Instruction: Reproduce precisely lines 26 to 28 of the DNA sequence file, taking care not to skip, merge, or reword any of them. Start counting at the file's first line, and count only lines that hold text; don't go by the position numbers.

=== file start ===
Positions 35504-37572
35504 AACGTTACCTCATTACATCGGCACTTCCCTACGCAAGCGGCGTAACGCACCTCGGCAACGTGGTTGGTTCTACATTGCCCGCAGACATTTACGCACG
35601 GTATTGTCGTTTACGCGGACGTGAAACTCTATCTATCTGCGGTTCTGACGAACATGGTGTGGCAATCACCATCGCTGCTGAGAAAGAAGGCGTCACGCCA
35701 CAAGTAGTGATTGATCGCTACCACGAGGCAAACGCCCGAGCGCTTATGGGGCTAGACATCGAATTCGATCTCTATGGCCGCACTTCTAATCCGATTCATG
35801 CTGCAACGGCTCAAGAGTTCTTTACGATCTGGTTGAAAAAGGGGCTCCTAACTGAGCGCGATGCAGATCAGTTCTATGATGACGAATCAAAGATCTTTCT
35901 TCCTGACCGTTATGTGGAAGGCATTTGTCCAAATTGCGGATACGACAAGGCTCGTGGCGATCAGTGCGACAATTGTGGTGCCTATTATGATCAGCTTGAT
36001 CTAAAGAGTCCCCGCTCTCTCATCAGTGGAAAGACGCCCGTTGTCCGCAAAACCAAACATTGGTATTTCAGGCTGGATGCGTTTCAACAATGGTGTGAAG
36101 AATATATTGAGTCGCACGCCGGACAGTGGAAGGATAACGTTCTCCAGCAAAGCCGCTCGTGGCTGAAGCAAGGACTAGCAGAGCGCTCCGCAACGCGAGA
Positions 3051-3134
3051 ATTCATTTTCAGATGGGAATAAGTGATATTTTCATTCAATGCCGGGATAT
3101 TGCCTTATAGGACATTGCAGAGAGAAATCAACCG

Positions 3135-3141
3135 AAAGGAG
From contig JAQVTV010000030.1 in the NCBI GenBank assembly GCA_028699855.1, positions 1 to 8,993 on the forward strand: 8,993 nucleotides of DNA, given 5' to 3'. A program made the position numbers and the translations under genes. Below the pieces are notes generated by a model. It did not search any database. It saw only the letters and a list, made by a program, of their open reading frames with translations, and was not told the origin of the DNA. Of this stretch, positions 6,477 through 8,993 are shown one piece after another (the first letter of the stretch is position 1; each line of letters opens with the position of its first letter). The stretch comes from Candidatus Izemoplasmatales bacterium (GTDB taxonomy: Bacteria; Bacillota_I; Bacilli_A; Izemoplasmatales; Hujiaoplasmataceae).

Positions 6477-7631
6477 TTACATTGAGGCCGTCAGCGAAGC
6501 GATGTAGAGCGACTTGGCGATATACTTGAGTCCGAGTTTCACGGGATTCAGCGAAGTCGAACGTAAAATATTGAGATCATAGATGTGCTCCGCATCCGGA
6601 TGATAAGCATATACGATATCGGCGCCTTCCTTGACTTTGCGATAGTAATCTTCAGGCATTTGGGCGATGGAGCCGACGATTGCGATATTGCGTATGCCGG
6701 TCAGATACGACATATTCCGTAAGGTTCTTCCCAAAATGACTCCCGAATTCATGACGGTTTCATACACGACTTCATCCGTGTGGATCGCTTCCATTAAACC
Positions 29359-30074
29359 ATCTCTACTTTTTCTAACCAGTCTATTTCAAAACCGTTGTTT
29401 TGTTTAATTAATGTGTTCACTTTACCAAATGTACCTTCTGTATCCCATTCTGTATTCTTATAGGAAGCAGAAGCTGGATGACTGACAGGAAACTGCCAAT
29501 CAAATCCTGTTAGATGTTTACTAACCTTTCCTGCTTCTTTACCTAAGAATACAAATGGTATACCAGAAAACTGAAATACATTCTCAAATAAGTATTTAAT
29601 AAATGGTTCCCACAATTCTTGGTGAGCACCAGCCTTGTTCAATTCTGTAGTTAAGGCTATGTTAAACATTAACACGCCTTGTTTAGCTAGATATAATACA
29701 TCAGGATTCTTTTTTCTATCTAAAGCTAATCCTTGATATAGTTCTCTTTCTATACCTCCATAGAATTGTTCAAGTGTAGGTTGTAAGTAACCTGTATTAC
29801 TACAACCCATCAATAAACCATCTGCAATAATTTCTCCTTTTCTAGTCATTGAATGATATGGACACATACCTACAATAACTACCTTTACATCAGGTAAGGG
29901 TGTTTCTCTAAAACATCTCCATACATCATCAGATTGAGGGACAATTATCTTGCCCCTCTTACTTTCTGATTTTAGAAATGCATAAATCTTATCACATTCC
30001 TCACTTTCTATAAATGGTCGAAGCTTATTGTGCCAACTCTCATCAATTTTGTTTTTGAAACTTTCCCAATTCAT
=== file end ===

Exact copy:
29801 TACAACCCATCAATAAACCATCTGCAATAATTTCTCCTTTTCTAGTCATTGAATGATATGGACACATACCTACAATAACTACCTTTACATCAGGTAAGGG
29901 TGTTTCTCTAAAACATCTCCATACATCATCAGATTGAGGGACAATTATCTTGCCCCTCTTACTTTCTGATTTTAGAAATGCATAAATCTTATCACATTCC
30001 TCACTTTCTATAAATGGTCGAAGCTTATTGTGCCAACTCTCATCAATTTTGTTTTTGAAACTTTCCCAATTCAT